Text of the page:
"The Hercules Stream: resonant stars visiting the Solar vicinity"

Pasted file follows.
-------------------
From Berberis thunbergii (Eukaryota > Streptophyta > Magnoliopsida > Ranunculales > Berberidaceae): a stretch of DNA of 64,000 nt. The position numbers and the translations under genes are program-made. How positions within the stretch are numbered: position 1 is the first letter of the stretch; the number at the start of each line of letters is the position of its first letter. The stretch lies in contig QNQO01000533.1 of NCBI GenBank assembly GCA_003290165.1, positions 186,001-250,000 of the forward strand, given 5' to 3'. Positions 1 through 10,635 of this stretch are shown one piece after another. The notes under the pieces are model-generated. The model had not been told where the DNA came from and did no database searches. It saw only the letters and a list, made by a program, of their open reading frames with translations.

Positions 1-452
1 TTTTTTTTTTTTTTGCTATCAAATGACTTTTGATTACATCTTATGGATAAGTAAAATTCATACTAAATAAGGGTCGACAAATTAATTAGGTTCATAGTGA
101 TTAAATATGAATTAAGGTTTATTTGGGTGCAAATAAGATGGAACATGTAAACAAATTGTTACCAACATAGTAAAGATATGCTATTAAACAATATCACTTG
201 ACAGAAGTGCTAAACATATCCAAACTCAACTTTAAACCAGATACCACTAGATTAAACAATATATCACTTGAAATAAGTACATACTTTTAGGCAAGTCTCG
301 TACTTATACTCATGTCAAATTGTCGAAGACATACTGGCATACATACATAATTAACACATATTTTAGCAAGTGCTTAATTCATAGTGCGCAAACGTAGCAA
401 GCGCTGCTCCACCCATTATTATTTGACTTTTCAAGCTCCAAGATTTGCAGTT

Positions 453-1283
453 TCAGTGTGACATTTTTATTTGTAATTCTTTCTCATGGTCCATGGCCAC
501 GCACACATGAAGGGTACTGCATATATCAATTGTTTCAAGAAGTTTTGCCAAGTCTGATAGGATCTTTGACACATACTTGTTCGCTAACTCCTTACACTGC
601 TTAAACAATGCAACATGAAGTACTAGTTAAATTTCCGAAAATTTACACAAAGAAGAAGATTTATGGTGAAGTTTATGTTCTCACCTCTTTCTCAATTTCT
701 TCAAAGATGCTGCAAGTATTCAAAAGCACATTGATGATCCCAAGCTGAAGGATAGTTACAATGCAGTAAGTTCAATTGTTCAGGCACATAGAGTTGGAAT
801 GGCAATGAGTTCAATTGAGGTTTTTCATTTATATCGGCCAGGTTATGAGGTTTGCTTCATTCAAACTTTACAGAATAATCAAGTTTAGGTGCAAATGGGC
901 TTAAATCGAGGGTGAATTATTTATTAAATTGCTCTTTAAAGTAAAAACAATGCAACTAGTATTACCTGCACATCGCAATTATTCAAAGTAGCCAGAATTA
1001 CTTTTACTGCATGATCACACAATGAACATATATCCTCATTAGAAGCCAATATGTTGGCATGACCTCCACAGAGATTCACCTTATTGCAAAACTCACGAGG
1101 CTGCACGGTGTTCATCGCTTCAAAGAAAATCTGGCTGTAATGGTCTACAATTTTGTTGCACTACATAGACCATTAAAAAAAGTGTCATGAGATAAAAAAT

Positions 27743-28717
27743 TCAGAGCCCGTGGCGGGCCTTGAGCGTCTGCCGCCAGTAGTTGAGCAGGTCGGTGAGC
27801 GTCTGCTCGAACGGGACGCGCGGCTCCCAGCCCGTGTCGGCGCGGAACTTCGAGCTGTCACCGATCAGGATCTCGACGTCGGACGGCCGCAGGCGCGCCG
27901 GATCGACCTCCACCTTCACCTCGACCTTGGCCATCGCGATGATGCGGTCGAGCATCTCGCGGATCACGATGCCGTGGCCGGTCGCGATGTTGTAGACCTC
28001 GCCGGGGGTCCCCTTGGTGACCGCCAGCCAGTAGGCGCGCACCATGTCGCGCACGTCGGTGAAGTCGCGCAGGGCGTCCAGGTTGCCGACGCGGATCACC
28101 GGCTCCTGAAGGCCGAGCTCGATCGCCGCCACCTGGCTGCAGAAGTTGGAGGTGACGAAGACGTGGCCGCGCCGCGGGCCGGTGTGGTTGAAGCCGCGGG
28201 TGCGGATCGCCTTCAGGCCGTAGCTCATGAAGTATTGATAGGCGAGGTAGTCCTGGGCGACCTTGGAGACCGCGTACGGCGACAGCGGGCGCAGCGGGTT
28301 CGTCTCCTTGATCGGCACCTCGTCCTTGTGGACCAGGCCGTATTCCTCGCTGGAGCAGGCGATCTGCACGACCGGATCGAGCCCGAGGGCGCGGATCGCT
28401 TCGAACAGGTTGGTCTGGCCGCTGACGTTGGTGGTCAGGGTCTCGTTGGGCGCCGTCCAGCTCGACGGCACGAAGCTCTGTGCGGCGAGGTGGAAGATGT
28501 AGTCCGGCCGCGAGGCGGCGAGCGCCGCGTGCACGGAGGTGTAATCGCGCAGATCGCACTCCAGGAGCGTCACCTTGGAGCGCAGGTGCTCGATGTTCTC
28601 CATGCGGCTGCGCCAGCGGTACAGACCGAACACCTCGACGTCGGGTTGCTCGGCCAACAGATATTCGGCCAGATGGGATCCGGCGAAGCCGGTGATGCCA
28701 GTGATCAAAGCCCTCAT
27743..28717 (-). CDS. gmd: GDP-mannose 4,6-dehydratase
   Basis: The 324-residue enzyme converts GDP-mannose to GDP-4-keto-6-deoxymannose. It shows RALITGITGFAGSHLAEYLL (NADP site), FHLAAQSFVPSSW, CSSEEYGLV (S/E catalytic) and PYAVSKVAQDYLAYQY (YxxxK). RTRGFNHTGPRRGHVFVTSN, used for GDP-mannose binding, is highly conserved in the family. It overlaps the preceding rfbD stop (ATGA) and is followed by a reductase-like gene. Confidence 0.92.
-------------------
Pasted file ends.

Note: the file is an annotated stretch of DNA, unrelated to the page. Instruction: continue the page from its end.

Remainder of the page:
The origin of the stars with coherent velocities discovered in the solar neighborhood remains uncertain, but their dynamics and evolution are key to understanding the dynamics of the Galactic stellar disk and ultimately the history of the Milky Way. The Gaia satellite is currently mapping the phase-space of a few million stars in the solar neighborhood. About 3.5 million stars within ~1.5 kpc from the Sun are identified in streams, bundles of stars that move together in the same direction with a velocity that is distinct from neighboring stars. The most prominent among them is the Hercules stream revealed with accurate details by Gaia data. This study performs an angle-action-space analysis and investigates the origin of this stream. Contrary to previous theories, our analysis, based on a fully consistent high-resolution simulation of the Milky Way, indicates that the Hercules Stream does not originate at the outer Lindbland resonance, or at corotation with the stellar bar or spiral arms. Instead we show that the Hercules stream consists of visiting stars with eccentric orbits that arise in the inner part of the Galaxy, at the inner-ultra harmonics resonances located at the edge of the bar. We anticipate that stars with the same kinematic features of the Hercules stream should be observed at different azimuthal angle at the Solar radius, a prediction that can be tested by the upcoming releases of Gaia and SDSS-V.